You've probably started school already but I just wanted to weigh in. I'm in law school, with CFS/fibro, so not exactly grad school but many things are likely similar. Hopefully you've connected with your university's disability office (e.g., Disability Resources for Students) to set up accommodations. (You may know all this, but for the benefit of others on the internet...) Even when in other contexts CFS or other chronic conditions aren't considered "disabilities," universities are able to take a pretty broad view of this when setting up accommodations, as they can do for students with things like generalized anxiety or learning differences. My disability services coordinator was able to suggest a bunch of accommodations that I hadn't even thought of.
Some of the simplest things have been quite helpful to me in starting conversations with my professors, and also saved me from having to disclose the details of my medical condition because everything I might need is laid out in this list of accommodations. "Access to food, drink, or medication" is a helpful one, particularly to clarify whether its ok to eat in class or if you should step out. "Ability to take breaks" is also useful, because if I'm in some pain or just want to stand up and walk around for a minute so that I can focus better in class, I'm able to head outside - and even if I do this once or twice every class the prof knows it's not just because I'm bad at planning my bathroom breaks or something.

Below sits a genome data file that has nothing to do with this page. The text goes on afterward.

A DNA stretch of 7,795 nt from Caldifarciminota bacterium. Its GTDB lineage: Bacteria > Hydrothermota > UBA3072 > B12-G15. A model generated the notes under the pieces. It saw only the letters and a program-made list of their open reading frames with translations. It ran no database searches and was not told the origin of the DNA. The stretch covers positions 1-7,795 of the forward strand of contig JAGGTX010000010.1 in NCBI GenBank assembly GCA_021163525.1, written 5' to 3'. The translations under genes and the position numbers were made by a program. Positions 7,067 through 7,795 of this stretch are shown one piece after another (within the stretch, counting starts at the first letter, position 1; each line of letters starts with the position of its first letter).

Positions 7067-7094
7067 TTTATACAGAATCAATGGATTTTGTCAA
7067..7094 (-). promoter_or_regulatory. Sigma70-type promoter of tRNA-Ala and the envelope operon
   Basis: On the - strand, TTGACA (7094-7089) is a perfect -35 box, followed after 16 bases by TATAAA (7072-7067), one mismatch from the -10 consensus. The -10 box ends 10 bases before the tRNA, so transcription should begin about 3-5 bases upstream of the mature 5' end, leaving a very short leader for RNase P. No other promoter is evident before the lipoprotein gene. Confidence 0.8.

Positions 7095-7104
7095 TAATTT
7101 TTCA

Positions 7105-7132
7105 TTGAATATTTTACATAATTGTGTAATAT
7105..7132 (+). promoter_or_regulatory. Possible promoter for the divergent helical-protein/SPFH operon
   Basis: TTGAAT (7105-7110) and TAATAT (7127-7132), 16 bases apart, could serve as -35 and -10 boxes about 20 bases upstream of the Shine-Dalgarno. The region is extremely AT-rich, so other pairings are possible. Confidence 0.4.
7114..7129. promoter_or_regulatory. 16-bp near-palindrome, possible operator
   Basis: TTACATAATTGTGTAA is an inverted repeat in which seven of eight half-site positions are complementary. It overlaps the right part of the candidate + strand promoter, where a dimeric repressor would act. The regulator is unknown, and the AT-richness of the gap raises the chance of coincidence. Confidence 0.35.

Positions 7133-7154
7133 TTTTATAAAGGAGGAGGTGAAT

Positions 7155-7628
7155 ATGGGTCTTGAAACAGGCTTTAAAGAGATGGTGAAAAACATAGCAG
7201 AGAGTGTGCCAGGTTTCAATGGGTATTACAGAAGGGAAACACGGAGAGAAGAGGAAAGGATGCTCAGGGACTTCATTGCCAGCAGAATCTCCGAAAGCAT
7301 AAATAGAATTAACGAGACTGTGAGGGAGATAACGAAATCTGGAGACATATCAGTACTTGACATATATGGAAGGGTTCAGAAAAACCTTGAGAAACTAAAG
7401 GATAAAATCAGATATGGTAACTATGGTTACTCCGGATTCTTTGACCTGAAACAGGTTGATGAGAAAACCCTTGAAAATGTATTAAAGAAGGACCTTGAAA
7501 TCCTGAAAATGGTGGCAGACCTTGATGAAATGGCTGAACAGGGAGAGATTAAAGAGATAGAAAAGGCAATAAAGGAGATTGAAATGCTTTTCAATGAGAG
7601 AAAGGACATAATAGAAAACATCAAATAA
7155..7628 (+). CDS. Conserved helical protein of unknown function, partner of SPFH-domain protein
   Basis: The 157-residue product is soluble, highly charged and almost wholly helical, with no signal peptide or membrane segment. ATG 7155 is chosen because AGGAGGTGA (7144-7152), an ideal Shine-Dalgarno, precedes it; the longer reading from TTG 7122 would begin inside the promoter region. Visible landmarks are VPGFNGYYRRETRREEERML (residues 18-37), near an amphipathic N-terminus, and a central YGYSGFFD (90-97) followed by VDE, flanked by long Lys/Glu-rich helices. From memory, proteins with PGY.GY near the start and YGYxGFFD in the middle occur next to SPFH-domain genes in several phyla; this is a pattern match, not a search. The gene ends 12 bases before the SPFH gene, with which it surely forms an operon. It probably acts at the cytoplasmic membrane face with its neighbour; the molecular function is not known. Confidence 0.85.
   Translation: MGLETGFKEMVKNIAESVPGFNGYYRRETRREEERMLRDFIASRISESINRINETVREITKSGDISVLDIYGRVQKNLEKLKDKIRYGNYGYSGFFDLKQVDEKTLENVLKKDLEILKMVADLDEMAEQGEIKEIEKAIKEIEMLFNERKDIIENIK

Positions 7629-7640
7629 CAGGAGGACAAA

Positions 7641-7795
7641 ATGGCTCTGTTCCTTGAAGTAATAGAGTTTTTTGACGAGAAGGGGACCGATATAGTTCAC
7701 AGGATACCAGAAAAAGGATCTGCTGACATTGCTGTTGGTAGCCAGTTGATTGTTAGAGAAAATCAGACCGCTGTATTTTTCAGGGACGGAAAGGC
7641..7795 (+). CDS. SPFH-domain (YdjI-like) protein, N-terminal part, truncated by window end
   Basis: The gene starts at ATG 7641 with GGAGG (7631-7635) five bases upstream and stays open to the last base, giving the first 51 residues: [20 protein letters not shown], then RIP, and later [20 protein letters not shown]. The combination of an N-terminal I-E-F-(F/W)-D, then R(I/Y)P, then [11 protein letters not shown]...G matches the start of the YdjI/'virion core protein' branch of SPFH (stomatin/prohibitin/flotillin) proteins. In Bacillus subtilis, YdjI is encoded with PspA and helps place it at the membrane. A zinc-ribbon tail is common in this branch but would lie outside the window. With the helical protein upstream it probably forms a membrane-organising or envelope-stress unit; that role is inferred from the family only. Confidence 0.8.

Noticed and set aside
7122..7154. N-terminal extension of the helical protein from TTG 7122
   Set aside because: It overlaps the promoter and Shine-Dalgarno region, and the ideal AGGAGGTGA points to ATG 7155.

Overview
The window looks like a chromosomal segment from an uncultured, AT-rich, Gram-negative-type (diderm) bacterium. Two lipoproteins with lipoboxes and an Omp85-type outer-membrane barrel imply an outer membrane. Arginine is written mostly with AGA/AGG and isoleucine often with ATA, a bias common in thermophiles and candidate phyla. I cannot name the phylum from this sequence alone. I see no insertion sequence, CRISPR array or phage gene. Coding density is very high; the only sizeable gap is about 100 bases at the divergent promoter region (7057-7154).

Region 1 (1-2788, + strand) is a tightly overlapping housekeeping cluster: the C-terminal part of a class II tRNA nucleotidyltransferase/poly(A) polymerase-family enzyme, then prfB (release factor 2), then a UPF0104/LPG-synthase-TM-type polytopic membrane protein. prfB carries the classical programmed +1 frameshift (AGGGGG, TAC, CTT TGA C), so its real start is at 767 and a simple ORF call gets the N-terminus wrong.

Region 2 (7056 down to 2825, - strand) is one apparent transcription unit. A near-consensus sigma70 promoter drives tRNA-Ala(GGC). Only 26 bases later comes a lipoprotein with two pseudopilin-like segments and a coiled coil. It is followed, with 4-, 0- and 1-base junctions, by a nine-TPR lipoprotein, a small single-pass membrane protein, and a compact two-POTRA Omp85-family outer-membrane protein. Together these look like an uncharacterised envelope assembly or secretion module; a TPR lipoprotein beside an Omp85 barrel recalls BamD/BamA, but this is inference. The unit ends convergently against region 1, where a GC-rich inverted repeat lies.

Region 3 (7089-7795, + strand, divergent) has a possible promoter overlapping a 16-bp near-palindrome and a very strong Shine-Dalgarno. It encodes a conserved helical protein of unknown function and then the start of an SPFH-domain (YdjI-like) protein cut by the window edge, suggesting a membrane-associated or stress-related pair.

Copies of materials are very useful, if I need to review things because focusing in class was hard or if I actually miss class. Many profs do this already but there's extra insurance when the disability office "requires" it because its an accommodation: audio recordings of lectures, copies of powerpoints, and copies of other displayed materials (e.g., a photo of what was on the blackboard) are all on my list.
Like the previous poster said, if you know you will need to miss class frequently you can take some extra steps to ensure this is approved by the university. I believe there is a formal accommodation that covers missing class but the policy for how you follow-up on that will probably vary by program. There is also an accommodation for "reduced course load" so that if you decide to take fewer classes at a time in the first place, you can remain eligible for federal financial aid even if you're under the credit load usually required for that. That's something that could
open up more space in your schedule for appointments, though it would probably mean taking an extra semester or more to finish your degree.
Because of fatigue/brain fog issues, I was able (quite easily) to ask for testing accommodations (1.5x time and reduced-distraction environment). I also have 1.5x time on "quick-turnaround assignments" (mainly if these are graded), such as writing assignments or take-home tests that you get 2-3 days for, so that if I feel sick/fatigued or have other issues there's some more wiggle-room to get those things done.
If you're doing research, you may want to talk with your advisor or the program directly about
what accommodations or flexibility you can have in that. Even though you're never required to disclose the reason you have an accommodation, if you're working extensively with a particular prof, who you feel you can trust, they may be able to help you better if they understand a little more about
Best of luck! Grad school is totally doable even if you find you have to do it in a different way from "everybody else." Plenty of pathways to success and fulfillment